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VIDEO: Baltimore-Bound Cargo Ship Capsizes off Georgia

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A 656-foot cargo ship carrying autos to the Port of Baltimore capsized in the St. Simons Sound near Brunswick, Georgia early Sunday morning. 20 of the crew members were rescued the night of the accident, but four people remained missing for about 36 hours.

Crew members being extracted Monday afternoon. U.S. Coast Guard photo: Coast Guard Station Brunswick

Incredibly, Monday afternoon, all four people were found safe in the overturned ship, rescued, and brought to the hospital to get checked out.

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M/V Golden Ray is a vehicle carrier built in 2017, with a gross tonnage of 71,178 tons. The ship was due to arrive at the Port of Baltimore on Monday afternoon, according to vesselfinder.com, but instead, she is disabled and listing on her side in Georgia. In a press briefing, the Coast Guard said the ship was making a starboard turn to depart the Brunswick port when it started to list to the port side.

In the pre-dawn hours, USCG and local responders managed to rescue 20 of the 24 people on board, but then a fire broke out on board.

“As smoke and flames began to appear,” explains USCG Capt. John Reed, Commander of Sector Charleston, rescue crews determined that “the situation was too risky to further go inside the vessel to attempt to locate the four individuals who remain missing at this time.”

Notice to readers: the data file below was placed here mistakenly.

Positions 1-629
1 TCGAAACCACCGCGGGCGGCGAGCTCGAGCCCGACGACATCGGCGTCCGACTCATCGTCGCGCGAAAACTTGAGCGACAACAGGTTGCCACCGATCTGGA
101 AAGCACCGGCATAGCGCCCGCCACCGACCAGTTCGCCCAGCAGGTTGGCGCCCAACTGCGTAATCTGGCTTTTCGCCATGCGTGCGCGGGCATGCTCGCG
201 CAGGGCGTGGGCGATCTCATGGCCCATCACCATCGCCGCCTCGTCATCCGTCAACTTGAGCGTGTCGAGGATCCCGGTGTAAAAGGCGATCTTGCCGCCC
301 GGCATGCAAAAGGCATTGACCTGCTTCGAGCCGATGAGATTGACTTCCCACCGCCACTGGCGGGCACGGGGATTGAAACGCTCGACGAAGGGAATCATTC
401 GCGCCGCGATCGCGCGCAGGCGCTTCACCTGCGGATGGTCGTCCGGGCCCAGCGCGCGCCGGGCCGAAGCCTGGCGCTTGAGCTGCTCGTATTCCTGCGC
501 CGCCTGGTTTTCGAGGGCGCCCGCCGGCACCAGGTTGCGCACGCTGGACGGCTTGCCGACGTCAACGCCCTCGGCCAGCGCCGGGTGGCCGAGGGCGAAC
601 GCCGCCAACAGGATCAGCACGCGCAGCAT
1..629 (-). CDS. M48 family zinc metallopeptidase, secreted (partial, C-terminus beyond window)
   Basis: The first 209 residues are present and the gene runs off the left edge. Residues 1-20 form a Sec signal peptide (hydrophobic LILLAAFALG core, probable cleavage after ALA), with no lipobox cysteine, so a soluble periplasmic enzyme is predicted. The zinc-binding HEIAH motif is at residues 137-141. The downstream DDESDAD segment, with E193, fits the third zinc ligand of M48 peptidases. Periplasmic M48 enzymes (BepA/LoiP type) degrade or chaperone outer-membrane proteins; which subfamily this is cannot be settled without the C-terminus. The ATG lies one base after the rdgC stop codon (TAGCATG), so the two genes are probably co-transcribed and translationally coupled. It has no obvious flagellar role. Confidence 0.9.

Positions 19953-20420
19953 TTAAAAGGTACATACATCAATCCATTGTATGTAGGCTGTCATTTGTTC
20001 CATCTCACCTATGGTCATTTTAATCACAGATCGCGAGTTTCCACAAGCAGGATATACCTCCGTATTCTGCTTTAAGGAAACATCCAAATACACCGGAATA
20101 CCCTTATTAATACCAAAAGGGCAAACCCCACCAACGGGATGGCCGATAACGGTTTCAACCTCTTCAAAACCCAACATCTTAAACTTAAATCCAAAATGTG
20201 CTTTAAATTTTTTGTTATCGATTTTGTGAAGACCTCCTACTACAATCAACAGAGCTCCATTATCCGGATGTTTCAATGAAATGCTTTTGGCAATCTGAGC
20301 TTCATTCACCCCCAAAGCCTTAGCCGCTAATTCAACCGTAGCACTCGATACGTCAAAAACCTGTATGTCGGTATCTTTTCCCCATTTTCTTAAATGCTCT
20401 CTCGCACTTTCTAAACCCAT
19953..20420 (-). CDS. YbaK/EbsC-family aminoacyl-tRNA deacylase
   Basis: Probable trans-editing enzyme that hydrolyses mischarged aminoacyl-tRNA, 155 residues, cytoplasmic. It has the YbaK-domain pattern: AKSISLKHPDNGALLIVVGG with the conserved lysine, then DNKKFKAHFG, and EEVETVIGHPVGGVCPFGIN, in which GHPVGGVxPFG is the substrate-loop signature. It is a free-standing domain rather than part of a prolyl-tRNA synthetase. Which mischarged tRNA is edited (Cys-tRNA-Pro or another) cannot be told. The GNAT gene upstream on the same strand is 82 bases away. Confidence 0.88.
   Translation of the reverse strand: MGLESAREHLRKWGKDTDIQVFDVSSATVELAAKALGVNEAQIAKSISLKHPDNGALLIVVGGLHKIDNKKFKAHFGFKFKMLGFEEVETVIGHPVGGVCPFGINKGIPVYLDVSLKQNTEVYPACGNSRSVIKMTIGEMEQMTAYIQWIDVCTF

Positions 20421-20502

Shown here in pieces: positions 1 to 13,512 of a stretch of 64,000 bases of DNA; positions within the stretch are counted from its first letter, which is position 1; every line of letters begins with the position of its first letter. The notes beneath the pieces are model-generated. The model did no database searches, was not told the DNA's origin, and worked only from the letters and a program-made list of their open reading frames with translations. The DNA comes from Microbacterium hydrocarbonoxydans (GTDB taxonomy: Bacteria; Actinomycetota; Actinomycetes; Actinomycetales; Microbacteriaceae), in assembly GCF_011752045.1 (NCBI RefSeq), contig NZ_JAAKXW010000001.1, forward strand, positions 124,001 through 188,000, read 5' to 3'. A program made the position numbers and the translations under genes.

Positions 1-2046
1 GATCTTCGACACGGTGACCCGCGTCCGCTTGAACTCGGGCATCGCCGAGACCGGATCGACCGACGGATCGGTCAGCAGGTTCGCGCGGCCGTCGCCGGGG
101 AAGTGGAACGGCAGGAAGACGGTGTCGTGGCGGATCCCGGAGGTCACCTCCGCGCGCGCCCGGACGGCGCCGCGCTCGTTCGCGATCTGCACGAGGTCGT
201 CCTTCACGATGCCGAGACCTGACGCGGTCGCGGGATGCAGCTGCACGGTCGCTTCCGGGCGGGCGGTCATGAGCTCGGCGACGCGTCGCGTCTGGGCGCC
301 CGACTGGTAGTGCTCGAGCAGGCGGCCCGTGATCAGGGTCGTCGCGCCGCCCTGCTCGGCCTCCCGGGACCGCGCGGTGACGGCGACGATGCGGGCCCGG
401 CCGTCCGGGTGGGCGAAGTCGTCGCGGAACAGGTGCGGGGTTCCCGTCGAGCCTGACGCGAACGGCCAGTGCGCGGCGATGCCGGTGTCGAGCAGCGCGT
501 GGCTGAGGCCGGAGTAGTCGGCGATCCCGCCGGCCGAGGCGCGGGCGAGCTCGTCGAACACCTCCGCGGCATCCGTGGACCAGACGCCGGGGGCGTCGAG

In the Coast Guard video below, you can see aerial views of the cargo ship laying on her side, then at the 30-second mark, a harrowing nighttime crew rescue, and finally the efforts from a rescue helicopter on Monday morning to reach the ship’s interior:

U.S. Coast Guard video by Air Station Savannah, edited by Cheryl Costello

On Monday, the Coast Guard and other emergency responders attempted to land the helicopter on the ship to gain access to the inside of the ship and continue their search. USCG said that the vessel’s master and chief engineer helped authorities and salvage teams stabilize the vessel.

Around 8 a.m., salvage crews confirmed the four crew members were still alive inside the Golden Ray and agencies came up with an extraction plan to safely rescue them. Right now, an emergency safety zone is still in place on St. Simons Sound, and no vessel can come within half a mile of the Golden Ray.

The Coast Guard has shifted its operations completely to environmental protection, safely removing the ship, and lifting restrictions in St. Simons Sound for boat traffic.

-Meg Walburn Viviano

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